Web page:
(CHINA in REVOLUTION, to 1927 – continued)
A few Chinese were impressed by Lenin's opposition to imperialism and the Soviet Union's renunciation of tsarist incursions into Manchuria. And in Shanghai, in July 1921, two prominent leaders of the May Fourth Movement joined with ten others in founding China's Communist Party. And soon the Communist Party grew to fifty-seven.
Meanwhile, Sun Yat-sen remained in Shanghai. He had attempted to increase his power by allying himself with some landlords, but without success. His call for more national sovereignty for China benefited from the new activism of the May Fourth Movement. He was acquiring more attention, but he was frustrated by lack of support from Britain and frustrated by having won no support from the governments of the United States and France, and he described these two republics as representing the old model of republicanism and Russia as the new model.
Moscow's Communist International, the Comintern, told China's Communists that they should collaborate with Sun's Guomindang party. The Comintern criticized China's Communists for failing to associate with the masses and for studying Marx and Lenin as they had once studied Confucius – the Comintern believing in political activity and social action as in Marx's statement about changing the world rather than contemplating it. Moreover, Moscow saw Sun Yat-sen as China's leading anti-imperialist and that anti-imperialism was the target that would attract the greatest support in China. China's little Communist Party had its doubts about working with a non-communist group, but it went along with the Comintern and joined the Guomindang, agreeing to obey its rules and to act as individuals rather than as a block.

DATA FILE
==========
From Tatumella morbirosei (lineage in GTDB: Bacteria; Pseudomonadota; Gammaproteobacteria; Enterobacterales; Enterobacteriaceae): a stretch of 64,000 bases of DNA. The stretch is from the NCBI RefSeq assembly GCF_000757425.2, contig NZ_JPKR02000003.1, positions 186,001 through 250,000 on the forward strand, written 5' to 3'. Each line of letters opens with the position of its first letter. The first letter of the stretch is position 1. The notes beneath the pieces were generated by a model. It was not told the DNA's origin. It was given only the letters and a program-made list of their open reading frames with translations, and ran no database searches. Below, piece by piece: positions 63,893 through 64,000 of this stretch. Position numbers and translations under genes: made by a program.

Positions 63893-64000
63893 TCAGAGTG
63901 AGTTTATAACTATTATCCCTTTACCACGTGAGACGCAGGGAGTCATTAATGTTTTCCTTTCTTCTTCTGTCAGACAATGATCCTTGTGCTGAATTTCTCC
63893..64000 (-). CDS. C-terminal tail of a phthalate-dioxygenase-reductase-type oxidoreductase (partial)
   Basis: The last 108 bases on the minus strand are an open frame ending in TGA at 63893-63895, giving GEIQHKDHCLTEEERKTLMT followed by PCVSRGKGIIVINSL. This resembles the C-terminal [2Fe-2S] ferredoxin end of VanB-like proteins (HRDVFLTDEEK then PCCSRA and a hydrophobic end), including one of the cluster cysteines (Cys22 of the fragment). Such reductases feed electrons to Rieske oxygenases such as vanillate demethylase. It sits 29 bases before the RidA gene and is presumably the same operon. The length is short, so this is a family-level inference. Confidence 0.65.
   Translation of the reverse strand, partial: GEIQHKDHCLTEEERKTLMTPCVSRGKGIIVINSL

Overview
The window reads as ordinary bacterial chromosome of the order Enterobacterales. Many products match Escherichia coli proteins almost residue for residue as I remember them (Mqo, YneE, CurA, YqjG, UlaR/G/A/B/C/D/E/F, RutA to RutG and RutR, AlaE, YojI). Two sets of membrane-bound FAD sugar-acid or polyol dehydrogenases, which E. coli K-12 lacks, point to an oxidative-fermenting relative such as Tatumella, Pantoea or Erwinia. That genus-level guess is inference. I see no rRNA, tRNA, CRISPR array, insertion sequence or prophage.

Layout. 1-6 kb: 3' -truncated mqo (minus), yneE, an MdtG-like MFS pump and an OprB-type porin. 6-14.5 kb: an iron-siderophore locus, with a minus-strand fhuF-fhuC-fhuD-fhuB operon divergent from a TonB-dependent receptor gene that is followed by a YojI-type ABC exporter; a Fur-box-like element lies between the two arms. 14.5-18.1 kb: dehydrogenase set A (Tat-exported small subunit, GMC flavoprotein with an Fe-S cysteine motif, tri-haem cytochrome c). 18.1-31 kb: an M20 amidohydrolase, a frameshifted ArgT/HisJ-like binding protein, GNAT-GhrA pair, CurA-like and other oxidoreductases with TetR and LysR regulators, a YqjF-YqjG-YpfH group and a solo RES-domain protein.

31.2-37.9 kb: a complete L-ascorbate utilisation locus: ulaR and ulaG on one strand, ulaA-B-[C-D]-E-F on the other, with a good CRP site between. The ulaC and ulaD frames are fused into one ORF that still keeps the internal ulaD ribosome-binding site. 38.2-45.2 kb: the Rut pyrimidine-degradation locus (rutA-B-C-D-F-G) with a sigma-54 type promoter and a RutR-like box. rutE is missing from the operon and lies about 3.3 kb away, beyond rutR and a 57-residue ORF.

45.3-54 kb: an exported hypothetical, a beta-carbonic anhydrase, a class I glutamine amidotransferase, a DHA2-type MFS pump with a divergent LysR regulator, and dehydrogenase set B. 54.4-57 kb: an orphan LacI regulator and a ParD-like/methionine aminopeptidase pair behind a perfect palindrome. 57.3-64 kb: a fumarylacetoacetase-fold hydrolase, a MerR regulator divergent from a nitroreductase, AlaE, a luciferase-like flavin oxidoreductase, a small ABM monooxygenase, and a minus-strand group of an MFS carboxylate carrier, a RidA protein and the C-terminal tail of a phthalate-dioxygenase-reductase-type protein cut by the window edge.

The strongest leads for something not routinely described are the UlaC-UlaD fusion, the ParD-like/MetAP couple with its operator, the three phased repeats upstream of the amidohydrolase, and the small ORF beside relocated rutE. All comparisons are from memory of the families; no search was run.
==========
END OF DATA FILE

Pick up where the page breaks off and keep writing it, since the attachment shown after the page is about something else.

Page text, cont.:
Sun Yat-sen was impressed by the willingness of the Communists to cooperate, and in January 1923 he and Moscow signed an agreement. The Russians promised Sun arms and advisors, and the Russians agreed that Chinese conditions did not require a Soviet style solution. Despite Sun's alliance with Communists, he saw his goals for China as being attainable without class struggle. He continued to be feted by wealthy Chinese businessmen, who liked the idea of China regaining its sovereignty and not being at a disadvantage with foreign business concerns. And Sun was speaking at universities and describing Britain as a model of good government.
In November 1923, Sun was able to return to Canton, where he still had some support. He took power there, and with the help of Russian advisors and Russian money he began an academy for training military officers in modern warfare. The commandant of the academy was a young man named Chiang Kai-shek (Jiang Jieshi), a sincere nationalist and opponent of foreign controls in China. The academy's officer in charge of political education was a young Communist who had been educated in France: Zhou Enlai.